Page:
Flu season is just around the corner and that means it’s time for everyone to get a flu shot. That’s a simple, easy-to-understand message. Yet, public-health officials in Canada seem to struggle with saying so in a straightforward manner.
Instead, we get muddled messaging, irrational funding policies and, unsurprisingly, poor uptake.
About 9.9 million Canadians got a flu shot last year – fewer than half of adults and a quarter of children. Officially, Canada’s stated goal is to vaccinate 80 per cent of two target populations against the flu – people over the age of 65, and everyone with chronic health conditions.
We do relatively well with seniors, with about 69-per-cent coverage, but poorly among those with chronic health conditions, 37 per cent. The flu shot is free for everyone in Canada, except in British Columbia, Quebec and New Brunswick. In our decentralized health-care system, there’s always an exception – or three. Why is vaccination universal in some provinces but not in others?
Quebec takes the prize for head-scratching public policy. It used to have universal flu-vaccine coverage, but this year decided to target high-risk groups only – seniors over the age of 75, children aged six-to-23 months, pregnant women and those with chronic conditions.
It even launched an ad campaign with the tag line: “When it comes to the flu, we’re not all the same.” This is a ridiculous approach.
There is no question that some people are at much higher risk of illness and death if they contract influenza. But who in the hell do we think they get the flu from?
Infections spread via family and friends, caregivers and strangers. So why would we discourage anyone from getting a flu shot, from becoming potentially infectious? One of the main reasons to promote universal vaccination – whether it’s for measles or the flu – is to achieve herd immunity, to have so many people vaccinated that a pathogen can’t get a foothold and spread.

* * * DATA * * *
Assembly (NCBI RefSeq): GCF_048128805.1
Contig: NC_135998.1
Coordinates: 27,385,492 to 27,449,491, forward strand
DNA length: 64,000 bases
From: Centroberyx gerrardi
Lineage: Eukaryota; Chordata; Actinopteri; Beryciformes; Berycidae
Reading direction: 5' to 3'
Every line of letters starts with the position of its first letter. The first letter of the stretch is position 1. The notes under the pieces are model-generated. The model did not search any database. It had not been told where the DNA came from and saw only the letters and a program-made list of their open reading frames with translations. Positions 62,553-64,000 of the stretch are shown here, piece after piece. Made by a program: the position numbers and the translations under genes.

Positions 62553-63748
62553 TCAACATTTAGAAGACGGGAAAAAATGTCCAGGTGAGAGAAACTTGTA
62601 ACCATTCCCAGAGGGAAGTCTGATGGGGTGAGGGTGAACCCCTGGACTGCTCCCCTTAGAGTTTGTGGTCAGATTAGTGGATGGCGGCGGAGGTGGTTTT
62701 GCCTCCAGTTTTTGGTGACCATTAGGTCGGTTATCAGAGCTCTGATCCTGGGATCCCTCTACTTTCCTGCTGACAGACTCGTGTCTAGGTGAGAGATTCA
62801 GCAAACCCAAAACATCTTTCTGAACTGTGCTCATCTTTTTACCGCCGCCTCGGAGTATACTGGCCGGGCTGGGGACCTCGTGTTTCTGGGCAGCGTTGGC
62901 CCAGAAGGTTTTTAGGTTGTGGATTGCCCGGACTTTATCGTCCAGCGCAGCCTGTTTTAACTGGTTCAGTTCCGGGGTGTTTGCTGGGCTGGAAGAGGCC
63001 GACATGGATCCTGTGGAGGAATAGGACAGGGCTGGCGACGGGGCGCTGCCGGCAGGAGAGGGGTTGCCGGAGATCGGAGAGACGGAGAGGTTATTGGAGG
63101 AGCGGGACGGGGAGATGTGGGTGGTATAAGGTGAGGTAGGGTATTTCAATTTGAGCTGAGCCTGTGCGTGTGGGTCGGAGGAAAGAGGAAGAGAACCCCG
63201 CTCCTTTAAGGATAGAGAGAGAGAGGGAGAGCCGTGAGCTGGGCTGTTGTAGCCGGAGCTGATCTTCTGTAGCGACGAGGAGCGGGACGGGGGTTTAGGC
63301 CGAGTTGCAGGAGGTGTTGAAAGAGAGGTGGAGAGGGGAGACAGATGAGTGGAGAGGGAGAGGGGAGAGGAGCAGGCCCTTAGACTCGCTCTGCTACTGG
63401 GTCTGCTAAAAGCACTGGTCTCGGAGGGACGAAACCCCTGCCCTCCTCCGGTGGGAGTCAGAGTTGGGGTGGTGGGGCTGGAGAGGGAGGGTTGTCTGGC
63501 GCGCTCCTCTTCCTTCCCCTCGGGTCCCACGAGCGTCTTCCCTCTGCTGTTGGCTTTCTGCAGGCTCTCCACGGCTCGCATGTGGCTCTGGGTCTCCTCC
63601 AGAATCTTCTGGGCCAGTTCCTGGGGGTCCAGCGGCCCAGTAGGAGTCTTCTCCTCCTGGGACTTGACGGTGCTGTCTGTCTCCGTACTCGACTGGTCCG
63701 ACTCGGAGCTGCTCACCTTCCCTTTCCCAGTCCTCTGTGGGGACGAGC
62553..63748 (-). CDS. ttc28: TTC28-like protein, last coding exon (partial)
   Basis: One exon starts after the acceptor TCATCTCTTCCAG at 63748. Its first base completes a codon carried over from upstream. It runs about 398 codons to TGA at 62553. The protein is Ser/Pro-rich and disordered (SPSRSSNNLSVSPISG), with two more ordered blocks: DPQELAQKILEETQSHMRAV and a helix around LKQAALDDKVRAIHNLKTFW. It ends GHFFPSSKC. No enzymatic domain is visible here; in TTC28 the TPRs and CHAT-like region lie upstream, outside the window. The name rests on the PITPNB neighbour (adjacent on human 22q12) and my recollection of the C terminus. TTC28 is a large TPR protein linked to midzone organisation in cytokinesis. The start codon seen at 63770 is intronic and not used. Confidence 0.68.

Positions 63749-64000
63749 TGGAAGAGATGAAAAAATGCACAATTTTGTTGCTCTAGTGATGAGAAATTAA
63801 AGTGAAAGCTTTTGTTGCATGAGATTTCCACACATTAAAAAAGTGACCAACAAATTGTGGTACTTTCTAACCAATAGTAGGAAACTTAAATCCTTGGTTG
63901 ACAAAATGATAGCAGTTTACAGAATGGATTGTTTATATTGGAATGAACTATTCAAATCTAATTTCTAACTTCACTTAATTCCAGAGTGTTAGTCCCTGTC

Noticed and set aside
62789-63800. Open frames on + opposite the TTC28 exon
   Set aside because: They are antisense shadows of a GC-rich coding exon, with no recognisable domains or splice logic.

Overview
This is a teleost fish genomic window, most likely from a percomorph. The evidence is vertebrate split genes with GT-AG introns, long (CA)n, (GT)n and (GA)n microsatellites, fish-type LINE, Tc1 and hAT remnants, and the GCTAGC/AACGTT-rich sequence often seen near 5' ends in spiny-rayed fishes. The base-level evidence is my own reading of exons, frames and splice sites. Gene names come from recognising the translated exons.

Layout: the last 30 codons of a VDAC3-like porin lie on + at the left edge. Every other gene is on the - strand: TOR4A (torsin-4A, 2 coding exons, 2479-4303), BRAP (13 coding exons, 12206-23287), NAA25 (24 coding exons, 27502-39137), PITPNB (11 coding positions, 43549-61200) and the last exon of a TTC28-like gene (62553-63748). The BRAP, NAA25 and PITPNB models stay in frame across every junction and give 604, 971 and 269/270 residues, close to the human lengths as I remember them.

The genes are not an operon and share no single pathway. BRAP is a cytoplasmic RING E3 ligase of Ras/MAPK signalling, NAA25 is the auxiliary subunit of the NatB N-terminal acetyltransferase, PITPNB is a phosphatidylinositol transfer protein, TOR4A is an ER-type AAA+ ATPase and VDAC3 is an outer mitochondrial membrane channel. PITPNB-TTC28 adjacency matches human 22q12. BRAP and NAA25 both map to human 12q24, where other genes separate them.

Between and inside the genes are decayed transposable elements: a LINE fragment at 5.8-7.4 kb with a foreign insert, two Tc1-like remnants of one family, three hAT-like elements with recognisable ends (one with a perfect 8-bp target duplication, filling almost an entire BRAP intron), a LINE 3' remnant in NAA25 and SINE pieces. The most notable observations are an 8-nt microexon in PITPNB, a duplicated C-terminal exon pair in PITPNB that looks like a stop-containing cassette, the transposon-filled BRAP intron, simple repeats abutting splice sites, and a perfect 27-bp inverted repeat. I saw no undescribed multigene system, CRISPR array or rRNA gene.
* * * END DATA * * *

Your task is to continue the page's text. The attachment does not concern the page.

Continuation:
This is important because, paradoxically, the flu vaccine is less effective for people in high-risk groups.
Presumably, targeted campaigns are implemented to save money. But there is no evidence they do so. Nor is there any evidence that provinces with targeted campaigns have a higher rate of uptake in high-risk groups. In short, these policies are a failure.
There are plenty of myths and misunderstandings about vaccination already; provincial health departments don’t need to add to the confusion with poorly thought-out campaigns.
No one is suggesting the flu shot is perfect. Its effectiveness varies from about 40 per cent to 60 per cent.
But that’s nothing to sneeze at when you consider that, annually, the flu causes an estimated 3,500 deaths, 12,200 hospitalizations and millions of workdays lost to illness.
Unlike other vaccines, you need to get a flu shot every year, because the virus mutates. This year’s vaccine protects against A/H1N1/Michigan, A/H3N2/Singapore and B/Colorado strains. We don’t know yet how good a match it will be.
Ideally, we need a universal flu vaccine, one that protects against all strains over the long term, as traditional childhood vaccines do. We’re not there yet, but there have been improvements.
For example, there are now high-dose versions of the flu vaccine that create a more robust immune response; these are particularly useful for seniors. There is also a quadrivalent vaccine (that is, targeting four different viruses) that protects against an additional strain, B/Phuket. It is generally given in long-term care facilities, as seniors are hit harder by B strains.
In addition to better product, we are stepping up our game on delivery of vaccines. We pay a lot more attention to minimizing the unpleasantness of the needle, thanks to initiatives such as the social-media campaign #itdoesnthavetohurt. (There is also a nasal spray version of the flu vaccine, used principally in children, but there is debate about its effectiveness, so it has fallen out of favour.)
The flu shot is also widely available in pharmacies, community health centres and workplace clinics, in addition to physicians’ offices. Unfortunately, there are dizzying sets of rules on what is available where. For example, in some provinces, pharmacists cannot administer high-dose flu vaccine, and in others it is given only in institutions.
Again, if we want to limit the ravages of the flu, we have to make the message simple, and access even simpler – we have to give it our best shot.